Chip shortage has Canon telling customers how to skirt its printer toner DRM

Chip shortage has Canon telling customers how to skirt its printer toner DRM

Enlarge (credit: Kiyoshi Ota/Bloomberg)

For years, printers have been encumbered with digital rights management systems that prevent users from buying third-party ink and toner cartridges. Printer companies have claimed that their chip-enabled cartridges can “enhance the quality and performance” of their equipment, provide the “best consumer experience,” and “protect [the printers] from counterfeit and third-party ink cartridges.”

Left unsaid is the fact that requiring first-party cartridges also ensures a recurring revenue stream. It’s an old business model—Gillette sold its razor handles cheaply to sell more razors, for example—and it’s one that printer companies have enthusiastically embraced. Lexmark, HP, Canon, Brother, and others all effectively require users to purchase first-party ink and toner.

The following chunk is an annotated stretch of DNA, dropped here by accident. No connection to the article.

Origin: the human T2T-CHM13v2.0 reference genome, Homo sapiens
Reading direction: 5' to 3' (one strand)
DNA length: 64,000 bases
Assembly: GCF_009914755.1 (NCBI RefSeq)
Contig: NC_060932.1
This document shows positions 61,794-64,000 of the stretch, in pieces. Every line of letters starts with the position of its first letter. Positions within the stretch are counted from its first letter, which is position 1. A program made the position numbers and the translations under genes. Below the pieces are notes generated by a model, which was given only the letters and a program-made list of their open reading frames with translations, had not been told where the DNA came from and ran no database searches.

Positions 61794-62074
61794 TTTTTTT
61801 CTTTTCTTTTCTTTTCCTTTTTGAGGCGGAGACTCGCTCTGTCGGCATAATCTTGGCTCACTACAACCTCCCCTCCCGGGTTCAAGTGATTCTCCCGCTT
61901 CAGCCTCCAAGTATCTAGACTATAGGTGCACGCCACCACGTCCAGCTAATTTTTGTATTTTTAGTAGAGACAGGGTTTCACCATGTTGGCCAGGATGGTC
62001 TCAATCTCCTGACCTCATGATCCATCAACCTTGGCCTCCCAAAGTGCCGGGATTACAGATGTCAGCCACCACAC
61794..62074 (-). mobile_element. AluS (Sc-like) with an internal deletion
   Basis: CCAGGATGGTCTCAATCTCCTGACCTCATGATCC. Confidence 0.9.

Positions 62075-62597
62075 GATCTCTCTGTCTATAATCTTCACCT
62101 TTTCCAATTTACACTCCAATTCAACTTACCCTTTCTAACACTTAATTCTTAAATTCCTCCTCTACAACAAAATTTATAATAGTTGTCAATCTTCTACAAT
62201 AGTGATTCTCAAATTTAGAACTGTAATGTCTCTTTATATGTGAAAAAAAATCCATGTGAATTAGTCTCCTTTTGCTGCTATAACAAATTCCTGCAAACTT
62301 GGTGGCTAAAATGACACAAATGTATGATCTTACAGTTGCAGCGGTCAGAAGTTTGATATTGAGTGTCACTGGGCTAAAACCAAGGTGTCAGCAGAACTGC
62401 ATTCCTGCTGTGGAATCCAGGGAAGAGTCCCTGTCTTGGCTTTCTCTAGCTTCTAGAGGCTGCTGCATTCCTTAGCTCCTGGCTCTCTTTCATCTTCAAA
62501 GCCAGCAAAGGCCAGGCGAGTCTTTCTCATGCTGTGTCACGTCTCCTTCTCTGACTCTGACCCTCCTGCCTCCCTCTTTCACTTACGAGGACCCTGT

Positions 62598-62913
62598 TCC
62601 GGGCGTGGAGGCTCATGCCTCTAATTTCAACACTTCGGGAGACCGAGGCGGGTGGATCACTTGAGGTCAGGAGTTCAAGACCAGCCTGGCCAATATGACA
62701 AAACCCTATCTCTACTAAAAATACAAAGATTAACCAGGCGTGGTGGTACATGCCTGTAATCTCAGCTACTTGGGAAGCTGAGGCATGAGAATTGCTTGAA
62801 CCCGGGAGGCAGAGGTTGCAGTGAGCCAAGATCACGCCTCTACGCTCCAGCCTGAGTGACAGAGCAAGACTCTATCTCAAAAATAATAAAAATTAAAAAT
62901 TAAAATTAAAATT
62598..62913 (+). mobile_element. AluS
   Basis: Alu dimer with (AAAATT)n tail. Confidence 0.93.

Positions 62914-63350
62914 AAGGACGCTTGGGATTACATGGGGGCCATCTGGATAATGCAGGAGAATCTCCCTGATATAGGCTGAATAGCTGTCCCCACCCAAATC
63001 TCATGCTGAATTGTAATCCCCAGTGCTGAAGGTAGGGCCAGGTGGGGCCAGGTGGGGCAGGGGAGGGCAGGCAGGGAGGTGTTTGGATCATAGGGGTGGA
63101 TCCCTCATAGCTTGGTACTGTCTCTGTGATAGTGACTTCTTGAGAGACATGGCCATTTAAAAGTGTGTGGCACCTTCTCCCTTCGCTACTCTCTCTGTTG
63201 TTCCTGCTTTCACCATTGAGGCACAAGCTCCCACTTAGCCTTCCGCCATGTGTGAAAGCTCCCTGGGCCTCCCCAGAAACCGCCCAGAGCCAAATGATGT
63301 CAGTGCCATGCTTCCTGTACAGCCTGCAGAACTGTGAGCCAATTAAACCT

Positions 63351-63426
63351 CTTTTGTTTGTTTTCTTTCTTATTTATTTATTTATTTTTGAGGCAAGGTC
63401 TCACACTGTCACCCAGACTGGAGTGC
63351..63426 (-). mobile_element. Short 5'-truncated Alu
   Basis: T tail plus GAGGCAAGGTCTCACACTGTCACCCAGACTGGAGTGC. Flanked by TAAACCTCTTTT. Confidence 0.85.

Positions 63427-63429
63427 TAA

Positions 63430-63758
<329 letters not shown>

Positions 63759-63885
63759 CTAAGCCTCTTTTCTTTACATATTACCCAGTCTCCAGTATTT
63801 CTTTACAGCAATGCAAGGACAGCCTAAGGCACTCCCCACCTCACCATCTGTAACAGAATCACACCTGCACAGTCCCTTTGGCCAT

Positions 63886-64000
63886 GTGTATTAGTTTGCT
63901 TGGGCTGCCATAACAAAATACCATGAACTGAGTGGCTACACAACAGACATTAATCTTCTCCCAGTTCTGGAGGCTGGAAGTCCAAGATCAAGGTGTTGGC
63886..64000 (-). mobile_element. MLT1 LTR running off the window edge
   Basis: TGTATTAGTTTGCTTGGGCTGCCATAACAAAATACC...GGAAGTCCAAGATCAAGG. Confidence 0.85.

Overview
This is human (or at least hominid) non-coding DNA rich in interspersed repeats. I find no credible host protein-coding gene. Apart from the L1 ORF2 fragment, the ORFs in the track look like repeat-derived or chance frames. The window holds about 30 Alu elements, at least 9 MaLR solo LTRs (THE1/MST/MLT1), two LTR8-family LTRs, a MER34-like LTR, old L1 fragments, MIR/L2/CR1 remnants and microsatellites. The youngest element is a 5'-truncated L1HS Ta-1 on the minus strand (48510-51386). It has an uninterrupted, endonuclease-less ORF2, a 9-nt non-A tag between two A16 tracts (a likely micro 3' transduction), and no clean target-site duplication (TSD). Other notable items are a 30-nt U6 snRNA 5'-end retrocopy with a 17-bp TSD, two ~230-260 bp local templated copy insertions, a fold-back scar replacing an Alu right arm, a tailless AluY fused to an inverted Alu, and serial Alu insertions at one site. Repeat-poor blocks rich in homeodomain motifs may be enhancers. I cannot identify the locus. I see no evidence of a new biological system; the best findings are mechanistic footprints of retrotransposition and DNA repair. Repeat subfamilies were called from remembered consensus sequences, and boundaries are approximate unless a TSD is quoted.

To enforce the use of first-party cartridges, manufacturers typically embed chips inside the consumables for the printers to “authenticate.” But when chips are in short supply, like today, manufacturers can find themselves in a bind. So Canon is now telling German customers how to defeat its printers’ warnings about third-party cartridges.

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